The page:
Wallace further reports, “The dilemma of the homosexual: told by the medical profession he is sick; by the law that he’s a criminal; shunned by employers; rejected by heterosexual society. Incapable of a fulfilling relationship with a woman, or for that matter a man. At the center of his life he remains anonymous. A displaced person. An outsider.”
In high school I told my classmates that I grew up in Tokyo. No, I didn’t just tell them I grew up in Tokyo, I lavished upon them an epic tale that could cross an ocean. Even though our Marine Corps family had moved all over the country, and I had traveled more than most my age, I fabricated an even more exuberant history. My classmates were perceptive enough to know I was different—which inspired in me a new isolation—and were too consumed with their own belonging to complicate matters by including me. I was not legible to them, so I made myself the most extraordinary thing to read, a flashy billboard. I could describe for them Tokyo’s skyline, the neon lights, onigiri vendors perched in front of my residential high-rise, a kaleidoscope of place, though I’d never stepped foot on Honshu. I decorated this history with layered backdrops, vivid stories, images and characters as tactile as fabric, a complete world of my own, and presented to them this cinema, of sorts. I saw it, then, as a gift, somehow, not a deception, and certainly not what it truly was.
I would perform often these fabrications—these deceptions—throughout my youth. Stories of exotic travel, of chance encounters with love, stories of my body, perhaps all desires made manifest, tinged with a rolling language that drew people near. Which desire held me most? Their proximity, or mine?
Art is the conduit between humanity and the sublime.
Towards the end of Pink Narcissus, after a street sequence outside of the twink hustler’s flat, where throngs of vendors hawk butt-plugs and blowjobs, there is a fourth wall crack in the camera lens, and a deep Russian swell in the score, that sobers the delirium. Bidgood suggests the twink’s fabricated world turns tawdry once it leaves the asylum of his room. This room, his mind. We realize how necessary that lens had been, now that it is broken. Man is born beautiful, but everywhere outside his mind is degraded. That is our hostile reality.
Once my yarns of Tokyo were discovered as lies, they lost all their intrinsic beauty, this lustrous imagery cracked. My schoolmates flipped from arms-length awe to anger with a torrent I never escaped. Why they seethed, of course, I shamefully understand. I never called what I was doing art. And without a lens that could be cracked, it is presumed by others to be truth, and truth of a different kind than it is—and was—for me.
Soon I was to fathom my imprudence, and upon so withdrew into art. I opened the room of my imagination wide—the doors, the windows, the closet—with a pen instead of my tongue, and endowed fantasies that could not be confused with lies. And yet, these fictions told only a kind of truth, certainly not what it truly was. You move a vase from one side of the room to the other, and there is a change, a sense, a new reality to the thing.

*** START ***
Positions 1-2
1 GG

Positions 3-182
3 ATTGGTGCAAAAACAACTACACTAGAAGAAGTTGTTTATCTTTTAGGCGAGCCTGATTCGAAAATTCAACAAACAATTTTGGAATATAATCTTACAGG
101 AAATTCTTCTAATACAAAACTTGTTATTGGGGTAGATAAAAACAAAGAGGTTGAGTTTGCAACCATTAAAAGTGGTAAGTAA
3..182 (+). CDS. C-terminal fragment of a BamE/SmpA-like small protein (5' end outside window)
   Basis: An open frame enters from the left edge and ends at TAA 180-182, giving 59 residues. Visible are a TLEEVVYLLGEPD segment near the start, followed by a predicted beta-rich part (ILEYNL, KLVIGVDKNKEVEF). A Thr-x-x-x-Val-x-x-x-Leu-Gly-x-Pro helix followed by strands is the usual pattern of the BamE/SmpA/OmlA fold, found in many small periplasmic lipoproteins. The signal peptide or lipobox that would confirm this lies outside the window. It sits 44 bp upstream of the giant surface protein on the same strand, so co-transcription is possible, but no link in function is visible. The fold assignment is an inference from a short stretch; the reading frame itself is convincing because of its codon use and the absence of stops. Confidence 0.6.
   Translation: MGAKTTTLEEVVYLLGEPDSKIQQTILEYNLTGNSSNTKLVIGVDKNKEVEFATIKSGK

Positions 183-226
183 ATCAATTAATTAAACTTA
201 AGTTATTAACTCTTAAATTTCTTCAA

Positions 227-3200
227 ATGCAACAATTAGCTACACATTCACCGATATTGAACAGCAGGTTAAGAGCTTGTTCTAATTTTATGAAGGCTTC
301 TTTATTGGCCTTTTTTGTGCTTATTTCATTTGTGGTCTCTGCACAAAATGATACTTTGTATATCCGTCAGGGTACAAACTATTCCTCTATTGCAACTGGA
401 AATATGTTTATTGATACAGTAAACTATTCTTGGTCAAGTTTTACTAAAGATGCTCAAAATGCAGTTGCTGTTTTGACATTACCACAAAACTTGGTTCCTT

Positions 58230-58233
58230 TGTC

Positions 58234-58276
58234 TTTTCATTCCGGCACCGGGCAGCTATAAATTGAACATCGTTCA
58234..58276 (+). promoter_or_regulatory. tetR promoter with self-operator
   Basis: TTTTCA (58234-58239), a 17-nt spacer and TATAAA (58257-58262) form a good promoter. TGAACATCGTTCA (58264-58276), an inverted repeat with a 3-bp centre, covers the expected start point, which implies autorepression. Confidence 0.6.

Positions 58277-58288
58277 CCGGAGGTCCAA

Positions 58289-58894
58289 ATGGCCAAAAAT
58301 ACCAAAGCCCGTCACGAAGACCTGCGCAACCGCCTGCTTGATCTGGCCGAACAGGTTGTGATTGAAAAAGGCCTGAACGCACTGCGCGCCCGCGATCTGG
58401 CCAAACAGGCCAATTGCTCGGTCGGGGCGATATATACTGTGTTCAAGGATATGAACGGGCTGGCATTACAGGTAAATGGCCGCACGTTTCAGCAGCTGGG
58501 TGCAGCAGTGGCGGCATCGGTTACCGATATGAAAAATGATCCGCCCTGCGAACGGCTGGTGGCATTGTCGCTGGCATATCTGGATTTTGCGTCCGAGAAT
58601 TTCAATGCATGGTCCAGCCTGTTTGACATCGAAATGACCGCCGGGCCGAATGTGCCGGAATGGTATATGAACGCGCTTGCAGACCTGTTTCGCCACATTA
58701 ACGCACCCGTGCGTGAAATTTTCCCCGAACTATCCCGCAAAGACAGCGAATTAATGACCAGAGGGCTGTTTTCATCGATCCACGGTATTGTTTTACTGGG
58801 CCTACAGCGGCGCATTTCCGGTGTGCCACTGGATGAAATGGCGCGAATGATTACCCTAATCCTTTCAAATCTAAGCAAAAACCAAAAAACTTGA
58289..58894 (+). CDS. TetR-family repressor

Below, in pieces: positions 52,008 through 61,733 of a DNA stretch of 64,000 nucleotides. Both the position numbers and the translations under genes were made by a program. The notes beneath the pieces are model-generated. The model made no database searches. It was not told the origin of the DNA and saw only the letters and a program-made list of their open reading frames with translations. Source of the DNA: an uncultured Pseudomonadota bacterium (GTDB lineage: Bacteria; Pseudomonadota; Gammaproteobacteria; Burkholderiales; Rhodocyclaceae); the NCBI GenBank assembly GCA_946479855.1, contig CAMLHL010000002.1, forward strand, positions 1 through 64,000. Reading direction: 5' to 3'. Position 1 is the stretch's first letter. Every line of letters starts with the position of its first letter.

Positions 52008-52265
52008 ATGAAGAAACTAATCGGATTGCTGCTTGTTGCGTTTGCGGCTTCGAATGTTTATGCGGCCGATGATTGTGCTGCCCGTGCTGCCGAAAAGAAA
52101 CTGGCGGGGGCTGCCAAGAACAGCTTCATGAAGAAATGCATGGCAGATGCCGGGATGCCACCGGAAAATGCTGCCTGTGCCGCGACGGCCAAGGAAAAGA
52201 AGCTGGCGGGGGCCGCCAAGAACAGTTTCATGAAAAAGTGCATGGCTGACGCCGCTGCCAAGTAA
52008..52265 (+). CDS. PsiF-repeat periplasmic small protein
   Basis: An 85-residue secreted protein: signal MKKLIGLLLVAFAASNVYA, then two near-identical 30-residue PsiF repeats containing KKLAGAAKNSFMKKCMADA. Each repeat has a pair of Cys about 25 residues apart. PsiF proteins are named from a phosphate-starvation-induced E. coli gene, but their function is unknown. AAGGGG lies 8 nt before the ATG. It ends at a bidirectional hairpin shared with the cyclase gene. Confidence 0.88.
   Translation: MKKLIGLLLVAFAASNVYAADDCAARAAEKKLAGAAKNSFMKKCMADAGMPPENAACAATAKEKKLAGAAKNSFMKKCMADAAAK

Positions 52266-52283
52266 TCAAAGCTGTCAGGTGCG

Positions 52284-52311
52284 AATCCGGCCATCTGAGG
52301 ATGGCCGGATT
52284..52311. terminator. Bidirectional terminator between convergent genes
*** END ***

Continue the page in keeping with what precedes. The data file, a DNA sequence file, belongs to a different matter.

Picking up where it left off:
Shenandoah appears in my dreams often. Her hair spills over my shoulder as we read a book together, or we run along the walls of my room that are probably smaller than I remember. She is not a memory, more a truth than true, imagination made material. A fiction more real than most of my lived reality.
A couple of years ago I was visiting a friend in Chelsea. I discovered that she lived directly below James Bidgood, in the same building where it all happened. I imagined the flotsam floating in every crevice, in every corner of his imagination made material, that small studio above my head. The layered history in my mind’s eye made my elbows tingle. She asked me, “You want to meet him, see the apartment?” I did. I really did. I wanted to meet the man who remained anonymous until only 15 years ago, with this soufflé of a film. I wanted to hold one of the animatronic butterflies, run the lame along my forefinger, and breathe on the very mirror that Bobby Kendall pressed his lips to 50 years before. But even as my heart leapt, I shook my head, slowly, and said to her, “That’s OK.”
I wanted to tell her that some things need to remain one’s fantasy. I wanted to tell her that if I went into that room, the nameless twink and his imaginings might slip out the window and never return.
Miah Jeffra is author of The First Church of What’s Happening (Nomadic 2017), The Fabulous Ekphrastic Fantastic! (Sibling Rivalry 2020), The Violence Almanac (Black Lawrence 2021), and co-editor, with Arisa White and Monique Mero, of the anthology Home is Where You Queer Your Heart (Foglifter 2020). Awards include the New Millennium Prize, the Sidney Lanier Fiction Prize, The Atticus Review Creative Nonfiction Prize, the Alice Judson Hayes Fellowship, Lambda Literary Fellowship, and 2019 finalist for the Lambda Literary Award for Outstanding Anthology. Most recent work can be seen in The North American Review, Fourteen Hills Review, The Los Angeles Press, Wasafiri, The Forge and Interim. Miah is founding editor of queer literary collaborative, Foglifter Press.